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In Tiki 31 there are booms on the mainsail and the mizzen sail (Wharram wingsail). Have you folks had problems with headsail sheets getting tangled with the forward end of the mainsail boom when tacking or gybing? And have you solved it somehow? Sailing boomless when tacking a lot? Just running to the mast to release the sheet every now and then?

There is beautiful Tiki 31 called Kagu on Facebook. In their photos and videos they sail without the mainsail boom. There is also a photo of a boomless Tiki 31 in this JWD article about the wingsail rig: https://www.wharram.com/articles/how-we-design/wharram-wingsail-rig

I'm somewhat inexperienced sailor and don't know too much about sail trimming. Probably we could try to sail without the boom, but I doubt if I understand aerodynamics enough to see all the pros and cons. 

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No mainsail  "boom"  on my Tiki 31, or on the Tiki 31 I sailed  on before building my own boat.

I had the sailmakers cut the main without the slot for the "boom".

Since I haven't sailed one with the "boom" I can't comment on whether it's better or worse!

Thanks, Ian. Sounds like a boom/spar isn't necessary then. Got to try it. We sail on very narrow waters and tack all the time, therefore I'm worried about the aerodynamics and upwind performance.

Another idea is to have a shockcord led from a point above the boom slot and via the end of the boom to the mast foot. It might bounce off the jib sheet.

When I come to building my rig I will have a boom (and kicker) on the wing sail. From the photos I've seen of the boomless wing sail in action the shape on the bottom aft 1/3 of the sail is far from satisfactory. I satisfactory shape could be achieved boomless with the use of a 3D adjustable sheeting position like that used on the jib of racing boats but I think a boom is an easier way of doing it and allows for regular single line slab reefing.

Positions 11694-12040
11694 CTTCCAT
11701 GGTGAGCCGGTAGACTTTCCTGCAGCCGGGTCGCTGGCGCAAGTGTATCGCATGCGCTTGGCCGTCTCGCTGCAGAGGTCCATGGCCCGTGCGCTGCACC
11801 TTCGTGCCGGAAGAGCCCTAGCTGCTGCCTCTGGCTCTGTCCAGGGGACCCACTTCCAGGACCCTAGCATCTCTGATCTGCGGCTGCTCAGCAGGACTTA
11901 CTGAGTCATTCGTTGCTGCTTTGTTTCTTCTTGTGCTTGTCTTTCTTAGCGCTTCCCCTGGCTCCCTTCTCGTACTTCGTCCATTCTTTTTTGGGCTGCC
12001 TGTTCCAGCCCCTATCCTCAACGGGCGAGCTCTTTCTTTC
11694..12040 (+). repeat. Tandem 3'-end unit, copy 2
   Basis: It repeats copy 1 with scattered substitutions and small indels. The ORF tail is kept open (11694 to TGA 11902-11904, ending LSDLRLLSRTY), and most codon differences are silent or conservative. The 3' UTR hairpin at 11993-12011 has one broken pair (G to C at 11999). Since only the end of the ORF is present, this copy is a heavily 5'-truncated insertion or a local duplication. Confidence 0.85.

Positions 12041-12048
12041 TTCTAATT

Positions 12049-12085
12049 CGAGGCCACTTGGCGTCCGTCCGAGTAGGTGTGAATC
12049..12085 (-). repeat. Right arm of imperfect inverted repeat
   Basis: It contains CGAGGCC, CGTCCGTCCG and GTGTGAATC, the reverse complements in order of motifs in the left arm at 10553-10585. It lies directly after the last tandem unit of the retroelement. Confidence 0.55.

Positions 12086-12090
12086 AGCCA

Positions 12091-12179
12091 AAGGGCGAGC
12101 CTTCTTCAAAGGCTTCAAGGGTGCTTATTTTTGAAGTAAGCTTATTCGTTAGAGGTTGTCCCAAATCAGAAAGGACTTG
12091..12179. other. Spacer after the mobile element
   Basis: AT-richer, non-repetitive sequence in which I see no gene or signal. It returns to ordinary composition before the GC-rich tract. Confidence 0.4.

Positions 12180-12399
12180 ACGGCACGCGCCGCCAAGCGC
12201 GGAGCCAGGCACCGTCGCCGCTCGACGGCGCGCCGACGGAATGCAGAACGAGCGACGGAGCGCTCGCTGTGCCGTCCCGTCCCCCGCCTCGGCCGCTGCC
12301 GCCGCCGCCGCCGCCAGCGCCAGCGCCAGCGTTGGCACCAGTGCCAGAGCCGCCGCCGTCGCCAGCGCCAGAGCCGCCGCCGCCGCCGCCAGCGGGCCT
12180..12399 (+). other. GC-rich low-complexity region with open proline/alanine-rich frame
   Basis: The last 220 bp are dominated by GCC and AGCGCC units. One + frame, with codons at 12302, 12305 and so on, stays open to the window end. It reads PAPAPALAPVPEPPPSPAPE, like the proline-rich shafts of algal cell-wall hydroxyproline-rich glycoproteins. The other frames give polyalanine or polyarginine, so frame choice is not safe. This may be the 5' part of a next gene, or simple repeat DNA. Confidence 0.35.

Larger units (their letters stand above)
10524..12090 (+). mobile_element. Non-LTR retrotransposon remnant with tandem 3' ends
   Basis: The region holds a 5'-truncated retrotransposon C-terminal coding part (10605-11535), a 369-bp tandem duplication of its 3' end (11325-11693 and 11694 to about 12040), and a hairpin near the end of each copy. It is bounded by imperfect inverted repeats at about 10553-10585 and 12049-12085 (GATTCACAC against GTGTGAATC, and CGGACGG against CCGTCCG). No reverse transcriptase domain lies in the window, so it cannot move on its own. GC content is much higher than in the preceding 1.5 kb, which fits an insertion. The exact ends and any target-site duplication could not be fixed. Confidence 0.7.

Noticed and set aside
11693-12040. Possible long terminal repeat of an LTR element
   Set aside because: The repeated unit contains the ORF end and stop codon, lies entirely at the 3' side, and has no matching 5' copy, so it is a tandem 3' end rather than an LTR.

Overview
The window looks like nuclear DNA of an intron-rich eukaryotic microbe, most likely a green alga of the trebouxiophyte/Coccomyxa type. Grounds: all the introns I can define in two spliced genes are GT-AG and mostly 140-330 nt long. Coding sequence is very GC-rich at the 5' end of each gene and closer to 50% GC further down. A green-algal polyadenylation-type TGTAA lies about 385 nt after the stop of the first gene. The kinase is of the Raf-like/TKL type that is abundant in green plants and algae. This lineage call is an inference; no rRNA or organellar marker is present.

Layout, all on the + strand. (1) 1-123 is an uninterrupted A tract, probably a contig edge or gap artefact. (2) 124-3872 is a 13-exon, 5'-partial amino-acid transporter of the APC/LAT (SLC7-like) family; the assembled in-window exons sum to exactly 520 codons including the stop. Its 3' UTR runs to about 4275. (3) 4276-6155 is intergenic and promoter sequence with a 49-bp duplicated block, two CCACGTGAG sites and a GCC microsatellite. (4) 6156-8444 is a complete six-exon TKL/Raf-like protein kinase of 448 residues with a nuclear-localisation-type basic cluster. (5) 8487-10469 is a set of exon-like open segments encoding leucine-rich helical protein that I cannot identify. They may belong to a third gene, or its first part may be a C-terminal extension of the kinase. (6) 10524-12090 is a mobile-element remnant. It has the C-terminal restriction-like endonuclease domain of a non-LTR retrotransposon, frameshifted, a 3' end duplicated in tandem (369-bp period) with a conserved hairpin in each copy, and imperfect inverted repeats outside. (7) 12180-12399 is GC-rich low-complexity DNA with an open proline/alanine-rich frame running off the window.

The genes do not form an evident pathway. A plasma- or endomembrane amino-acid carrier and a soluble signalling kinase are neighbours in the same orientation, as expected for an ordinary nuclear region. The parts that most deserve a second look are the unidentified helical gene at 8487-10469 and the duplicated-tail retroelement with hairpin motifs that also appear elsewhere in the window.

That said, the bulk of my sailing has been racing dinghies and high performance mono hulls so I am a bit particular about these things.

Have you been looking at wingsails on a single -masted  rig?


Ian R said:

Have you been looking at wingsails on a single -masted  rig?

It will be interesting to know your results when you test your rig.

I have got a spare main and mizzen, both new, which I can experiment with if a better set-up is indicated.

It just occurred to me that I can use my spare mizzen as a "shorter" main in heavy weather, but I will need to make another gaff.

Panu - just read this. If you have your wingsails cut per the plans, the mizzen will end up being a bit too baggy without the boom. The main would be fine, albeit I believe it would be a bit flatter to windward if you do have a boom. It is worth considering, particularly for the mizzen.

Thank you all!

I think we'll try both: 1) sailing without a boom on the mainsail and 2) rigging a shockcord to keep the sheet from getting snagged. I'll keep you informed, but probably this won't happen before June. Our waters are still frozen.

I have been looking through my "archives" regarding this. I have an article written by P Le Maitre about his Tiki 31  Tiki Sunrise and sailing her. I sailed on this boat (c 1992) in one of the Guernsey/Jersey annual races, I think the race was called the "Grouse" as it was sponsored then by a whisky company.

The first leg (from Guernsey) was close-hauled to the first mark: we had full sail up, ie working jib, unboomed main, boomed (sic) mizzen. I clearly remember that we were matching a Contessa both in our pointing, and in our speed. We matched the (expensive, at the time) monohulls to the first mark, then the wind dropped right down from F4 to F1 and 2 dead behind. The big monos put up big spis, but we only had a cruising chute off Phil's previous Tiki 21 and we dropped back. This was televised and I later saw it on Channel TV, the local Channel Isles TV.

From that I saw how well the Tiki 31 could sail close-hauled. Here are some quotes from the article he wrote for Seapeople   entitled  "Sailing the Tiki 31": (this boat had Jeckells sails, like mine btw)

"I remember on one occasion taking the boat out in a F 5 -6 westerly... perfect opportunity to see what the boat would take and how many knots she had hiding up her sleeve. With only myself on board and full sail set I screeched up the coast on a reach, I can only guess at the speed.... I think 20 knots was reached ...

Windward performance is excellent. You would expect a schooner rig to be poor to windward - not so in this case. The Tiki 31 seems to point very high for a cat. In fact, earlier this year whilst attending the annual PCA meeting the Tiki 31 managed to outpoint two Tiki 26's and Jim's new Tiki 28 (sorry Jim)...I find when going to windward I have to sheet the traveller to windward to stop the main backwinding the mizzen.."

(This was with unboomed main).

Phil le Maitre has built and sailed 3 Tikis: Tiki 21, Tiki 31, Tiki 26. I think he is still sailing the 26. He built the 31 in 3 years, which considering the quality of the build, was a major achievement.

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